18 April 2016
When I was seven years old, my family moved from Dearborn, a modern suburb of Detroit, Michigan and the home of Henry Ford, to a much smaller and older town in Northwest Ohio, called Defiance. Perhaps the most notable aspect of Defiance was that it was built at the confluence of the Maumee and Auglaize rivers and regional folklore had it that the meeting of these two rivers protected the town from tornadoes. Twisters were fairly common in the flat corn country surrounding Defiance, but the town never suffered a direct hit.
Northwest Ohio, prior to European settlement was known as the Great Black Swamp (more about that here and here), a vast, malaria-carrying mosquito-infested deciduous forested wetland. Too wet, dense, and buggy, it was practically worthless from the white man’s perspective. Native Americans used it for hunting and camped near the rivers after being pushed from their ancestral homes in more desirable upland country. They hung on until the Indian Removal Act of 1830 empowered the U.S. Government to force the natives out and relocate them in Kansas, west of the Mississippi River.
Draining of the Great Black Swamp began in the early 1800s when it was realized that building up a road grade using the native soil also created a ditch that drained to streams crossing the road. The well-established belief that “bad swamp air” caused malaria justified a series of laws giving counties and townships the mandate to drain wetlands for the sake of public health.
As a young boy, I wasn’t aware of these things, but if one kept a sharp look down at the soil of a freshly plowed farm field, or at the mud along the river bank, or dug a pit in the woods, with luck, there was a chance of finding arrow heads or spear points or even bones from a wild exotic past – the time of Hiawatha. Lying on your belly peering into a fresh dug hole in the ground, feeling dark coolness on your face, smelling the rich loam, you could travel to the past: feel it, see it, touch it, smell it.
Years later, as a graduate student in an earth science seminar, I recall a presentation by a fellow student who’d worked for an oil company in Houston, Texas. Standing at the front of the classroom, he rolled out a paper scroll about three meters long and a meter wide. On the paper were hundreds of roughly parallel pencil lines. It was a seismogram representing – by charting differences in the speed of induced sound waves underground – variability of rock density, porosity, and thickness, which suggested the possibility of trapped oil and gas.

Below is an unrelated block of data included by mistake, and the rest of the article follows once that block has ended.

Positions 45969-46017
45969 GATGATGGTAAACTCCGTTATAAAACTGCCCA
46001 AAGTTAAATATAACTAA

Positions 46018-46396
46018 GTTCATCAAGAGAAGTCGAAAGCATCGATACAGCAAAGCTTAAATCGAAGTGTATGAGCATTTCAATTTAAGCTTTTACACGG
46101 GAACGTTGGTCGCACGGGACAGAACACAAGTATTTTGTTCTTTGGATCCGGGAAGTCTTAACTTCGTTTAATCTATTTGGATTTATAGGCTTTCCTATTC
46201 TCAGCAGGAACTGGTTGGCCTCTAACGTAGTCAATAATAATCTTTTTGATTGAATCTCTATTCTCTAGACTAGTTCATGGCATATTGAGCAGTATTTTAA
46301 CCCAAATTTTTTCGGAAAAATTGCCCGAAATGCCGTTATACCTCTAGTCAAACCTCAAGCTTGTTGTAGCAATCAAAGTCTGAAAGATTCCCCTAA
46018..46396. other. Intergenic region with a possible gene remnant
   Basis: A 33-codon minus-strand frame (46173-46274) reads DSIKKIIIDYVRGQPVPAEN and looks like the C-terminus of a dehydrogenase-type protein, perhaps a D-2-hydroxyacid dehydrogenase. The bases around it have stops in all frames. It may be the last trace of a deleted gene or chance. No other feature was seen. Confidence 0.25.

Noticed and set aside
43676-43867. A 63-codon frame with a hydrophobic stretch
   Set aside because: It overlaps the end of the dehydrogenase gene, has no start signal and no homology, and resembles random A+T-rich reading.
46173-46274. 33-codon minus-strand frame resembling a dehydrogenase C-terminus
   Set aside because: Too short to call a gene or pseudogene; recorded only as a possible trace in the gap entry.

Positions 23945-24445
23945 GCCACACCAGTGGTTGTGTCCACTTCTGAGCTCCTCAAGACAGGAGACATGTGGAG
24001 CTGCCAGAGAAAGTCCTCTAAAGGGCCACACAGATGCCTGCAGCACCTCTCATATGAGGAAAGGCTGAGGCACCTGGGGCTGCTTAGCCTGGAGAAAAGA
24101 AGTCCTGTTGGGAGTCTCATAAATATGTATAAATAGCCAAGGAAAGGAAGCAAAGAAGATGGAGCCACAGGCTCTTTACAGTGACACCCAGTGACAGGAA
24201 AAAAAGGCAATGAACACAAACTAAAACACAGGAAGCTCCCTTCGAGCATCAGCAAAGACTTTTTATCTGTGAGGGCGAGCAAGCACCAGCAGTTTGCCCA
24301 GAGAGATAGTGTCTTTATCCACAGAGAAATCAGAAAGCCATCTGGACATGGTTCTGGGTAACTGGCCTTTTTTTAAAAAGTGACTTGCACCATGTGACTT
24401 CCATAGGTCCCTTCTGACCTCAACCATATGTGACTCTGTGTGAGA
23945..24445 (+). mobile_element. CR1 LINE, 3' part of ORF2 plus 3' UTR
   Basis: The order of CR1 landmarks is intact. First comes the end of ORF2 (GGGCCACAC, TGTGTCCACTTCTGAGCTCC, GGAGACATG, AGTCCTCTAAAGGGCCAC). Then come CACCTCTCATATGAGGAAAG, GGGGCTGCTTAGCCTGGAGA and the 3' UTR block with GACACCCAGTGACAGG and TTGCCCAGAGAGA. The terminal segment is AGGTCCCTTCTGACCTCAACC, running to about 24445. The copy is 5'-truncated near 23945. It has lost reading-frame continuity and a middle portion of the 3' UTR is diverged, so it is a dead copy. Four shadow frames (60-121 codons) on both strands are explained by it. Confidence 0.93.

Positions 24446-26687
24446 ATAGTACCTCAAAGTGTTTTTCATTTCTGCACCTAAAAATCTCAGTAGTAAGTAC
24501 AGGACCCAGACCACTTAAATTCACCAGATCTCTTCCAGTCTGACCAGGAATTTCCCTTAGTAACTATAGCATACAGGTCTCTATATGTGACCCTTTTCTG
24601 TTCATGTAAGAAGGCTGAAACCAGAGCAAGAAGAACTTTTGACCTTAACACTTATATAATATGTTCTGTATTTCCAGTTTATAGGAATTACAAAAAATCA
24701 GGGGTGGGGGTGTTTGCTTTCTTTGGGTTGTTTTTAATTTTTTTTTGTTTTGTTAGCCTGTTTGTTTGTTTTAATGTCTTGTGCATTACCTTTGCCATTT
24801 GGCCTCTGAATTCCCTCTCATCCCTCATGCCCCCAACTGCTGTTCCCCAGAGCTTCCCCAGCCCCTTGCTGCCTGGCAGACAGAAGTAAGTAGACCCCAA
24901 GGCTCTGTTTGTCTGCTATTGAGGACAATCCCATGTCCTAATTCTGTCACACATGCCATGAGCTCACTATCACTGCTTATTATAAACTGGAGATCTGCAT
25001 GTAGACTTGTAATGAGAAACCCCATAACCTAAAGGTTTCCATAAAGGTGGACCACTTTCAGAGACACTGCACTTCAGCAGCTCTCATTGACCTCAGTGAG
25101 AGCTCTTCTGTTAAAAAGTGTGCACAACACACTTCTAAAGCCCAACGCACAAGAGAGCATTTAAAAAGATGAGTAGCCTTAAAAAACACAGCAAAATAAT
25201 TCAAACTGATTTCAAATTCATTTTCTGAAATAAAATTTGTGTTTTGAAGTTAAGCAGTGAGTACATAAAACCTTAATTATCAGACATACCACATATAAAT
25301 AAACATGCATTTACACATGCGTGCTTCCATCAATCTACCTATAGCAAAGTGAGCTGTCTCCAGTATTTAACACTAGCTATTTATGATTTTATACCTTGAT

I remember a distinct sense of deflated spirit as I watched my colleague “fight” with the awkward sheet in a struggle to get it taped to the chalkboard. The thought of sitting in an office all day scrutinizing these cryptic scrolls (the job of a stratigrapher), had all the appeal of a jail sentence.
What I liked about geology was the visual and tactile experience of getting close to the thing itself: digging, hammering, seeing patterns in the earth, climbing, working outdoors under the big sky, ice-cold beer at the end of the day, traveling. The soil was literally right in front of my nose. Eventually, I developed a serious appreciation for the need and wonderment of studying the earth multiple scales: from satellites to microscopes.
As an adult with grown-up responsibilities, soil science is not just about child’s-play and aesthetic satisfaction. The good thing is, you can actually make a living doing it. Landmark federal environmental legislation passed over forty years ago created a need for environmental scientists. The Clean Water Act passed in 1972 recognized the importance of wetlands to maintaining water supply and quality. Jurisdictional wetlands are defined according to three diagnostic parameters: vegetation, hydrology, and soils. The National Technical Committee for Hydric Soils has developed technical definitions and a set of regional hydric soil indicators used for wetland determinations. Most of my work during fifteen years of consulting has been directly related to (and made possible by) Section 404 of the Clean Water Act and hydric soils.
The National Environmental Policy Act (NEPA), passed in 1969 established Environmental Assessments and Impact Statements that analyze environmental and human impacts resulting from projects receiving federal funds. These studies include consideration of soils, geologic resources and wetlands. I worked on the Vector Pipeline Environmental Impact Statement shortly after finishing graduate school.
I’ve worked on many projects over the years and enjoyed associations with professionals in the public and private sectors. One example of one of the more notable projects was a 600-acre combined mine reclamation/wetland mitigation effort located on thixotropic (youtube video) iron tailings basins near Republic, Michigan. Do not leave a truck parked and running on a thixotropic soil! Tailings are not natural soils, but they can grow plants fairly well with application of fertilizer and soil amendments. The project site is now part of the Republic Wetland Preserve.
My advice to young soil scientists is to keep learning and stay connected to your peers through professional organizations. Don’t figure on the “headhunters” coming to you with job offers. Make a point of getting out to make presentations to keep your speaking skills sharp and communicate to the public the importance of soil’s role in the environment and sustainability. Write letters to the editor of newspapers. Have a presence in the “public square.”
An earlier version of this post is available at the European Geophysical Union Soil Systems Science Blog